How to Develop a Cohesive Customer Success Management Strategy
Many SaaS vendors recognize the need for a Customer Success Management (CSM) function, but they struggle with knowing where to begin creating this capability. They often start with doing what they are comfortable with and already know how to do. But this won’t solve their problem. It is time for something new. Editor’s Note: This is the second in a three-part series by customer success management & IT user adoption expert Jason Whitehead, CEO of Tri Tuns. Read the first part here.
The explosive growth of cloud based, subscription software is dramatically shifting the relationship between software vendors and customers. While the exact impact of these changes is still unfolding, one thing that is clear is that we need to develop new approaches for how systems are implemented, adopted, and managed. And we need to evolve the skills, expertise, methods, and tools needed to drive customer success, as well.
In my previous article I discussed how SaaS vendors need to map out their customers’ critical path to success and then develop the capabilities that will move customers along this journey. In this post, I will share the first two steps necessary for actually doing it.
Step 1: Find Out How to Solve Customers’ User Adoption & ROI Problems
Let’s be clear – the whole reason you are devoting time and resources to building a CSM team in the first place is that your customers are unable to achieve success using your software on their own. If they were, they wouldn’t need help and you wouldn’t need a CSM team.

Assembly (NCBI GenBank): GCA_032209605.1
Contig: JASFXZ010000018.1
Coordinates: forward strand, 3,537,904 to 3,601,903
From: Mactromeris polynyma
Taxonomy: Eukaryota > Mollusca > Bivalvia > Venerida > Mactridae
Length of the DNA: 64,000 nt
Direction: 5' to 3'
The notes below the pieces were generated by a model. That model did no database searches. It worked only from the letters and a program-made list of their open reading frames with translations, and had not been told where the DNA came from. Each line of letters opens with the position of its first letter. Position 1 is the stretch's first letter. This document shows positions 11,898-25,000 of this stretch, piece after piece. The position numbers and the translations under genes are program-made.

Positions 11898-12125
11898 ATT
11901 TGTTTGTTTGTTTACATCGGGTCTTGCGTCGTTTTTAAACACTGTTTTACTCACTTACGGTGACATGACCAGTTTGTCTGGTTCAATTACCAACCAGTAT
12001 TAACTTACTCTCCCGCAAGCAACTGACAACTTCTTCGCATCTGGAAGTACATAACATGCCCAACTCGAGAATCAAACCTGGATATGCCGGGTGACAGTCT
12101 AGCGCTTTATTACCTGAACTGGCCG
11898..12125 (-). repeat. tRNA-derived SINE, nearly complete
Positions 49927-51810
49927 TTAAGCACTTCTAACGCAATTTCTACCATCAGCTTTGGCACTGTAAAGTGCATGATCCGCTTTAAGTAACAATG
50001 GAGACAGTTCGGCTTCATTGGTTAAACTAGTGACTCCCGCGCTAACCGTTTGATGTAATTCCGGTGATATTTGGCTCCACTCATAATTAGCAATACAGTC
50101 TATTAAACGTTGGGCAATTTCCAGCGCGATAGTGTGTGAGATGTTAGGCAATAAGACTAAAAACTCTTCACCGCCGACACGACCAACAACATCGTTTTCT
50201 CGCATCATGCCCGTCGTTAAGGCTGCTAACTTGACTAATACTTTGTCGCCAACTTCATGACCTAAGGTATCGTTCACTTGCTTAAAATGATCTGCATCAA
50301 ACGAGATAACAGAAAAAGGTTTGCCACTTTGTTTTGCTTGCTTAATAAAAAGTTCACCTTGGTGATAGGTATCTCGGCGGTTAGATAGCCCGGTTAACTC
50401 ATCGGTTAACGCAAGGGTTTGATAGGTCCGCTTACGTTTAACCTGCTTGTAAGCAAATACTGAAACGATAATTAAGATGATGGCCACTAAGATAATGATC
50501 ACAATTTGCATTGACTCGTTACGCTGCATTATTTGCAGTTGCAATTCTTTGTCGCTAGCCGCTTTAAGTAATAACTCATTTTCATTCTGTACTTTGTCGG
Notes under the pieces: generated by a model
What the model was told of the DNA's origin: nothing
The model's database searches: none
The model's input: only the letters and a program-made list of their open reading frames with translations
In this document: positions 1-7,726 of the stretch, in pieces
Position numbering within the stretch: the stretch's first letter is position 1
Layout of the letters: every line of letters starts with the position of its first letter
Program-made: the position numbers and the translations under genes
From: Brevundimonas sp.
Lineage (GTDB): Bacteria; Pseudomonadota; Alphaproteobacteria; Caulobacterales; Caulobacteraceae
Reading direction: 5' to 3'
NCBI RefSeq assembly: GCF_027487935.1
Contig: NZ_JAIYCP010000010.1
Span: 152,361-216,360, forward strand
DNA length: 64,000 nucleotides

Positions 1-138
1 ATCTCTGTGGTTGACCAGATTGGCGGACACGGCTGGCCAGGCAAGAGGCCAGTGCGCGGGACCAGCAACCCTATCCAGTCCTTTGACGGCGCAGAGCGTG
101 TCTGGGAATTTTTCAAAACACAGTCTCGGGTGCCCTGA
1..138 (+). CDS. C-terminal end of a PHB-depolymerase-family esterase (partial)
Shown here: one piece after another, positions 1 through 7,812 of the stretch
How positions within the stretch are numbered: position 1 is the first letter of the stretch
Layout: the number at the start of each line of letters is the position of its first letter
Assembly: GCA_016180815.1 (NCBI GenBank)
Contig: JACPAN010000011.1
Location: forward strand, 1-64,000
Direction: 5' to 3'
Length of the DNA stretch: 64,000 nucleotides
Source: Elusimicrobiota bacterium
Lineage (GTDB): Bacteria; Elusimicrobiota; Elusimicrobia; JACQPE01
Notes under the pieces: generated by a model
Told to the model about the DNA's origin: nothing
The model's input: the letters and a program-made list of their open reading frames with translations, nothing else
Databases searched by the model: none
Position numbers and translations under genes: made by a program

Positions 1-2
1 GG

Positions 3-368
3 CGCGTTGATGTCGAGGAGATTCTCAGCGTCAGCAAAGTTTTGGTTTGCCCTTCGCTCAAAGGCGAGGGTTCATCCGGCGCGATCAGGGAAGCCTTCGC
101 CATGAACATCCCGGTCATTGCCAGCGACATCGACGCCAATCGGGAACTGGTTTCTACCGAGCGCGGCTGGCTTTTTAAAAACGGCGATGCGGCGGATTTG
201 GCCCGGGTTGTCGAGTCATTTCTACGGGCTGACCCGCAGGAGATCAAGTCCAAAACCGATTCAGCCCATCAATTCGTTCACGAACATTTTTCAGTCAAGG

The absolute first place to start is to identify what constitutes success for your customer and then figure out what they need to do to achieve it. All of your actions moving forward need to be maniacally focused on making sure customers take the actions necessary to achieve this goal.
Many customers and SaaS vendors get into big trouble before they even start. They think user adoption and ROI issues are about software functionality or the on-time deployment of the system. They are not. For most customers, success or failure is determined by what happens after the system is live. Success is not a technical issue. Success is a user adoption and business results issue. This is where many of your customers are struggling. Consequently, this is where your CSM program needs to focus.
It is critical that you get your initial needs analysis for your customers correct. If you get this wrong, you will squander precious time, money, and resources trying to build a CSM capability that has no chance of solving your customer’s underlying problem – getting their staff to use the system.
When doing your initial needs analysis, consider the following:
- Analysis Skills & Perspective: The issues you identify in your needs analysis and the corresponding solutions will depend entirely on the lens of the people you have doing the analysis. Keep in mind the problem you need to address is an organizational change and a performance issue. It is not a technical, sales, or customer service issue. Make sure that you have people with expertise and a proven track record of driving and sustaining user adoption and organizational change doing the analysis.
- User Behavior: You need to identify all of the drivers and barriers that affect user adoption within your customer’s organization. You need understand why the customer’s staff is not using your system and why your customer is not achieving their goals. Once you identify the root-cause problems then you can begin to help customers take action. This is not easy to do.